The Real Scoop Behind Electrosmog

Keith Kohl

Written By Keith Kohl

Posted October 8, 2015

There are some pretty crazy things going on in the energy market these days: brake-electricity, clear solar lithium batteries, and the growing uses for the Internet of Things just to name a few.

Brace yourself for another one…

Former British Science Minister Paul Drayson has begun powering pollution sensors with energy from thin air.

Well, it’s actually from something in the air called “electrosmog.” These clouds of electromagnetic radiation are what supports the world’s Wi-Fi networks; the waves of electric and magnetic fields combine to create a minimal amount of energy.

And Mr. Drayson has found a way to use it: it’s through Freevolt.

Now, don’t get too excited. There’s not nearly enough electromagnetic radiation to power most devices. It’s not electrosmogquite the same thing as the wireless charging technology some companies are developing. But there is enough power to run small sensors, and possible some low-energy wearable technologies.

Right now, Freevolt is being used to monitor the actual smog levels in the U.K.

Mirroring the capabilities of the Internet of Things, Freevolt harvests power from the electrosmog, the sensor gets power from Freevolt, it detects the levels of real smog, and then sends the results to a mobile app.

The end goal is to create a map that depicts air quality levels the same way driving app Waze depicts traffic levels.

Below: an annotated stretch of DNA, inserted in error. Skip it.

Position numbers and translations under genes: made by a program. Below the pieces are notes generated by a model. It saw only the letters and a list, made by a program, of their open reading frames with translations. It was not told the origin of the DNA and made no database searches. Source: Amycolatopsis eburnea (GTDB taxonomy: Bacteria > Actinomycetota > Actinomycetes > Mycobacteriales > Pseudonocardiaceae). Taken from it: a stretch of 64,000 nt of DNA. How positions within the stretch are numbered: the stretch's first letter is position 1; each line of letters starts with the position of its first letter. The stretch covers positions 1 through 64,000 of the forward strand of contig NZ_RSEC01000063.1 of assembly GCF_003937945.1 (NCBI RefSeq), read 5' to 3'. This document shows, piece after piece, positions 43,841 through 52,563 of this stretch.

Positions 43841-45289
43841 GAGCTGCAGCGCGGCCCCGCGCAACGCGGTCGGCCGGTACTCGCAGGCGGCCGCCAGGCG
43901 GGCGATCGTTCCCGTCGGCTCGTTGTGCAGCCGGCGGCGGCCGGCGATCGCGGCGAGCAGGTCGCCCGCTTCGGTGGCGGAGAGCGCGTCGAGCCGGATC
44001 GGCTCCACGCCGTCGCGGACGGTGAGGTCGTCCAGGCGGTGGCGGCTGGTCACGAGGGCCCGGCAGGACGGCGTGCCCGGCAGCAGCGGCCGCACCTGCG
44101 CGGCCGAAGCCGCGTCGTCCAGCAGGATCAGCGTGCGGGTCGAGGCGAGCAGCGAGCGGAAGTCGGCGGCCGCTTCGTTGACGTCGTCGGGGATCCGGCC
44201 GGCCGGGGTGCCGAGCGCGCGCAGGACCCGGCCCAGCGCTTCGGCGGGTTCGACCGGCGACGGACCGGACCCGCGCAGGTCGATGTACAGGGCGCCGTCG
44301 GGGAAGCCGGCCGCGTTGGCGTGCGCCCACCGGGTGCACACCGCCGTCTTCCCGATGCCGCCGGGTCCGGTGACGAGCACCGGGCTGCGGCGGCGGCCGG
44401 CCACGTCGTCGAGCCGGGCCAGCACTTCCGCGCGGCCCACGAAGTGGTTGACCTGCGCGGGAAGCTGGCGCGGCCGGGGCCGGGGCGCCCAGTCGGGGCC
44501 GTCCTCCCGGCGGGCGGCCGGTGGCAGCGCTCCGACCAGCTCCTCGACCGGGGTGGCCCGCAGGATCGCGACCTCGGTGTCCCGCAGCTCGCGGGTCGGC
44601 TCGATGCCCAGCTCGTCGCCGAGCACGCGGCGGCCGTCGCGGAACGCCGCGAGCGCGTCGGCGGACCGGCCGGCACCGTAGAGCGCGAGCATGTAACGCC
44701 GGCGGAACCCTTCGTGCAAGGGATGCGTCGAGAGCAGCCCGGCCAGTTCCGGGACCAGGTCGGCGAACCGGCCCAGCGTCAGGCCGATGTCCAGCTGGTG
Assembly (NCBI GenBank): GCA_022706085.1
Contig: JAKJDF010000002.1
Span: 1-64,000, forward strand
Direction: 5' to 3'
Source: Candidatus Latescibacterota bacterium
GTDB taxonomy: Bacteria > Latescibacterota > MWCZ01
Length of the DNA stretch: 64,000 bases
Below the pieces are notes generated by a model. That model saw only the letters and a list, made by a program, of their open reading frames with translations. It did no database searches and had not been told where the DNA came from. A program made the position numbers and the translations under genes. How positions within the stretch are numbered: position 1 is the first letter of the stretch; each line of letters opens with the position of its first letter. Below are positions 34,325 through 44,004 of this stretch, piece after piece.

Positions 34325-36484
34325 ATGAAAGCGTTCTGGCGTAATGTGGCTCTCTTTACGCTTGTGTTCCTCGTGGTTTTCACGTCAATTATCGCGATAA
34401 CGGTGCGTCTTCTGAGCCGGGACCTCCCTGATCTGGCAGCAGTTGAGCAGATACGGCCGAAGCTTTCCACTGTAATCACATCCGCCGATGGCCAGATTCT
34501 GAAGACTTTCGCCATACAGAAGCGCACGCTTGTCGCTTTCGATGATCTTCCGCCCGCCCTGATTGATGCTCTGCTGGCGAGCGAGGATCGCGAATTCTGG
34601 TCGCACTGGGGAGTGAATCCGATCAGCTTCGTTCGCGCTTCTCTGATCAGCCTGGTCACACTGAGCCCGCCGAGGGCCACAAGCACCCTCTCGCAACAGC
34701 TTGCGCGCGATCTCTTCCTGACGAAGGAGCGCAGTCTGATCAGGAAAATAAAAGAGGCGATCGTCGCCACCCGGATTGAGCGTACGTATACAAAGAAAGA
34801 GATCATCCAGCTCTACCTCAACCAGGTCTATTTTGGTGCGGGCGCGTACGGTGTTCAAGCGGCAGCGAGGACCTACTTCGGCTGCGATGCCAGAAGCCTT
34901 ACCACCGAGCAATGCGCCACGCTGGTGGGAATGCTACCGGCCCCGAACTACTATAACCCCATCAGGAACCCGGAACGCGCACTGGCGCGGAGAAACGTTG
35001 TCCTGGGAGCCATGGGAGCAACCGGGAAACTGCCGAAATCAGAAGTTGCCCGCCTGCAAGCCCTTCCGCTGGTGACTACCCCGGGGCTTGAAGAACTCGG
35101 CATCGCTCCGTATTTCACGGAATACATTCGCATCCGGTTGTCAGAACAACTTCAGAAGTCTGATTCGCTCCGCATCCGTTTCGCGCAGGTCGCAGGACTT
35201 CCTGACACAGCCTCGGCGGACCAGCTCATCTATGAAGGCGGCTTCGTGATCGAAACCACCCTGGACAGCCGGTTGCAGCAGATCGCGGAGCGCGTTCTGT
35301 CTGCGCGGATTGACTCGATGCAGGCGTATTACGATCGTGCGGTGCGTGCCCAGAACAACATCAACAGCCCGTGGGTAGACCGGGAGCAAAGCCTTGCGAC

You see, much of the U.K. suffers from dangerous smog levels, about the equivalent of 29,000 premature deaths per year. As the global push for cleaner air continues, a mobile way to monitor that very thing will help put the issue directly into the public view.

When the technology has been tested and scaled up, Drayson intends to commercialize it further. He insists that enough energy could be generated to power a Fitbit Charge or Jawbone UP3.

However, this technology has the same problem that so many amazing, renewable sources do: it’s not entirely reliable. Electromagnetic fields vary in strength and position, meaning there are plenty of places that even a small sensor may not be able to get power.

However, it’s still an interesting innovation. As the world becomes more wireless, and energy-efficiency becomes a must-have, even the small amount of energy Drayson’s Freevolt can produce may be enough to catch the public eye.

To continue reading…

Click here to read the Bloomberg article.

Until next time,

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Keith Kohl

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A true insider in the technology and energy markets, Keith’s research has helped everyday investors capitalize from the rapid adoption of new technology trends and energy transitions. Keith connects with hundreds of thousands of readers as the Managing Editor of Energy & Capital, as well as the investment director of Angel Publishing’s Energy Investor and Technology and Opportunity.

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